It doesn't matter where I am, who I'm with (if at all I'm with anyone), and what I'm doing (if at all I'm doing anything haha).
Life itself finds a way to make it memorable.
Last August 23, my mother-in-law and I accompanied my wife at the United Doctors Medical Center (UDMC) for her scheduled combined hysteroscopy and laparoscopy (CHL) on the morning of 24th.
The pre-operation procedure itself was already agonizing, particularly the enema. It would probably have been a bit tolerable had it not been for the IV drip that made movement so difficult -- but I guess it's the only way to keep the patient hydrated during the entire procedure.
When they wheeled her in the operating room at 8:30 AM of August 24, I was already briefed with the possibilities, and the scenarios where the doctor may summon me for my consent.
Three hours into the operation, the phone rang and I was summoned to the operating room. I was made to wear the complete surgical garb, and was welcomed by our doctor and five other members of her team at the operating table.
Joan was not visible under the green sheets. The doctor called my attention to a 30-inch screen showing a very clear live video of what the laparoscopic machine is seeing inside my wife.
Everything looked bloody, and I initially had no idea what I was looking at.
The doctor walked me through the procedure she has done so far, identifying the organs as she expertly poked them with the mechanical probes. She was able to address the cyst, and has done considerable work freeing the uterus and the bowels from adhesions.
She pointed to a group of organs that looked as if untouched. She identified the shiny, elastic flesh as the right fallopian tube, and the whitish lump next to it as the right ovary. I was glad to hear they are in good health.
With a few moves with the probes and adjustments in the camera, she then showed me the left fallopian tube.
All I said was "Oh my God..."
I couldn't take my eyes off the grotesque, bloody, discolored lump of flesh, swollen to over ten times its original size -- and it was getting so hard for me to hold back the tears.
The doctor described the status, and we agreed that it had to be removed.
Another two hours passed before I was summoned back to the OR. The doctor has already changed back to street clothes, and showed me the fallopian tube that was removed. It's as big as my pinky, only it looked like a misshaped longanisa.
An hour later, Joan was brought to the recovery room, shivering and crying. She was complaining about the cold, despite efforts of the nurses and doctors to turn off the aircon and warm her with an incandescent bulb.
Never had I felt so crushed. At that moment, I knew finally without a doubt what my weakest spot is.
Cheers to the nurses and doctors for keeping their cool even if my glares are getting a tad too murderous while I kept urging them to do something to ease her pains. In the end, they have to calmly ask me to wait at the room.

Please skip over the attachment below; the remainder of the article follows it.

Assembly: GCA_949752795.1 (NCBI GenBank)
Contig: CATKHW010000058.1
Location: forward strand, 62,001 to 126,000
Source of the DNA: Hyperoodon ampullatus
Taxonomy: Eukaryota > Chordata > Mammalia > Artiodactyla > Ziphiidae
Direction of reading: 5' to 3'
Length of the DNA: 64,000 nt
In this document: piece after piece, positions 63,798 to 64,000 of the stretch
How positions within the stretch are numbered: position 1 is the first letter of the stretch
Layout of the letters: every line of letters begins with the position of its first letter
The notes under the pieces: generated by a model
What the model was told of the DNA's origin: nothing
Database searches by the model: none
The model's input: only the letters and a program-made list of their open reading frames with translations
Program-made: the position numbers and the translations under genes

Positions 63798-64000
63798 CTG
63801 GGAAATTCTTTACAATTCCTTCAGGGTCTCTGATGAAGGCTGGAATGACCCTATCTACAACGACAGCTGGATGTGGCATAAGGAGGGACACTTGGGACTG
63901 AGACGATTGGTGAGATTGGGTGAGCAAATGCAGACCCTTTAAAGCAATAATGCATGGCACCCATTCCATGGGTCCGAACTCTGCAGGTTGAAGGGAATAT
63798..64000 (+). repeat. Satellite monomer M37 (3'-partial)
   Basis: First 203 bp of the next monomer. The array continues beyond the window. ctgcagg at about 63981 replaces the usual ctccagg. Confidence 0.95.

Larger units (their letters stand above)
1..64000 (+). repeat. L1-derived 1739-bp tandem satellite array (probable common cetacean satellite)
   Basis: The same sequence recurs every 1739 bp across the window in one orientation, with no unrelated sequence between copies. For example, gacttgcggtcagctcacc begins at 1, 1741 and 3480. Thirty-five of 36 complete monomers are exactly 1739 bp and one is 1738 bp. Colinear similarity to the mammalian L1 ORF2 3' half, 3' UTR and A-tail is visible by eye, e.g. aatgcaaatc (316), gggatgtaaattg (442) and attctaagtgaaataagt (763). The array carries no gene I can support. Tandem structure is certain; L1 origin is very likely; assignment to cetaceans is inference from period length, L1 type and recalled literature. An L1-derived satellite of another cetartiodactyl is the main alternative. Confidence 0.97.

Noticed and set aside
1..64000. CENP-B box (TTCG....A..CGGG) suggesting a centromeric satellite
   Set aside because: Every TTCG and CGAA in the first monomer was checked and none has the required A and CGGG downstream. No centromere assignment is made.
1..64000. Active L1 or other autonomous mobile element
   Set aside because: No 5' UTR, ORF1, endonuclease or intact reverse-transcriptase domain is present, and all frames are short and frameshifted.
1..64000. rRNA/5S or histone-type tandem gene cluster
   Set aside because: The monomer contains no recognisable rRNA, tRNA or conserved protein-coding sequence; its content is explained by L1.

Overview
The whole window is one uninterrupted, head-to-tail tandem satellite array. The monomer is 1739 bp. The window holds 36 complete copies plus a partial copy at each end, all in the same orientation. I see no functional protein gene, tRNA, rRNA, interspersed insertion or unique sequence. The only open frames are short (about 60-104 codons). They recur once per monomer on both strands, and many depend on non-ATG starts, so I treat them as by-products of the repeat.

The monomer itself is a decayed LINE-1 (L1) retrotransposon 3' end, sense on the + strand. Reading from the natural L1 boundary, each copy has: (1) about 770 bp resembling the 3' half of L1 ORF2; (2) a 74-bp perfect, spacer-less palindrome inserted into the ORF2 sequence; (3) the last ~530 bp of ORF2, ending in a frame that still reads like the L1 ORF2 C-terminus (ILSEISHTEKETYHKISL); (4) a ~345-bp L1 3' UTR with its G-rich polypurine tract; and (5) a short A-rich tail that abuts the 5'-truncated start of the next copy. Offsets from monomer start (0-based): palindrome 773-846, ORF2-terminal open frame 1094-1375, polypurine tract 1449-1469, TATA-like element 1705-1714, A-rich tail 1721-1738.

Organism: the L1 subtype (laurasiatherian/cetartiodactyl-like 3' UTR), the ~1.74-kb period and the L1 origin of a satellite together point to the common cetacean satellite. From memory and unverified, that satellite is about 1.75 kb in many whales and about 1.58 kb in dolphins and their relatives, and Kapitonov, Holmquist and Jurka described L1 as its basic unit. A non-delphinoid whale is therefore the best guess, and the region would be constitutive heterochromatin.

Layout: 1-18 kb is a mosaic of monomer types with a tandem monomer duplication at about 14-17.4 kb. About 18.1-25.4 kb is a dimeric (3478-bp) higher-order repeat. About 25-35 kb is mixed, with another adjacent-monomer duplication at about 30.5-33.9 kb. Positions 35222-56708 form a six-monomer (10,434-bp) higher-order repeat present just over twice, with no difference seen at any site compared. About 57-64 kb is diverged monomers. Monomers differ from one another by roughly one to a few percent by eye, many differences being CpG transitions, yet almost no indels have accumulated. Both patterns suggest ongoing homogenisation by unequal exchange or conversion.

It was already past 7:00 PM when she was brought to the room.
Her first visitors, her relatives who live next to our house, came the next day.
On the morning of 26th, we received a text message that spurred Joan to have the catheter and IV drip removed: her boss and officemates are dropping by to visit by lunchtime.
Joan willed herself to wellness because of that -- she will never allow her officemates (and boss nyahaha) see her in such a weakened state. She succeeded in controlling her fevers and erratic bowel movements by the time her colleagues arrived.
Two more friends dropped by that evening.
We left the hospital in the afternoon of August 27.
Yesterday, on my birthday, we watched Cars 2 at Glorietta.
We walked a bit slower than usual, and had to be careful with what we eat, but it was my happiest birthday yet. ^^
Thank you, Lord, for this gift.
UDMC is an old institution better known for its cutting-edge technology in the field of laparoscopic surgery. We only have thumbs up for the excellent jobs of its doctors and nurses.
However, a downside of being in a hospital that is affiliated with a medical school (Southeast Asian College) is that you get subjected to the medical and nursing students -- and the not-so-impressive skills of some.
Three nursing students in particular stood out in terms of utter lack of bedside manners. Several times everyday for two days, we experienced what I dubbed as "The Terrible Trio".
They do not greet us when they enter the room. They do not introduce themselves and state their business until you ask them (creepy, really). They just slap the sphygmomanometer strap in Joan's arm and poke the thermometer under her arm pit without asking for her permission. They do not inform you of their readings (temperature and blood pressure) if you do not ask them. At some point, only one of them had a wristwatch.
And at all times, all of them wore makeup.
I pray to heavens that somehow these trio, all graduating on year 2012, develop some bedside manners soon.
Since I never post my birthday in any social networking site, it is easy to monitor the greetings I get.
The first greeting came a day early, but already it has a "belated" in it. ^^ A friend from Indonesia thought she missed my birthday. Hee hee thanks Lola!
The second came from Joan, as we woke up on the 29th.
The third came from a long-lost friend via email. Thank you, I. ^^
The fourth was a text message from my brother, and the fifth a phone call/song from my mother while we were driving to Glorietta.
On August 30, a former officemate posted a birthday app on my fezbook wall.
Shortly after that, my sister in UK greeted me through PM in fezbook.
Cheers to 36!
My prayers that everyone in the path of Hurricane Irene be safe.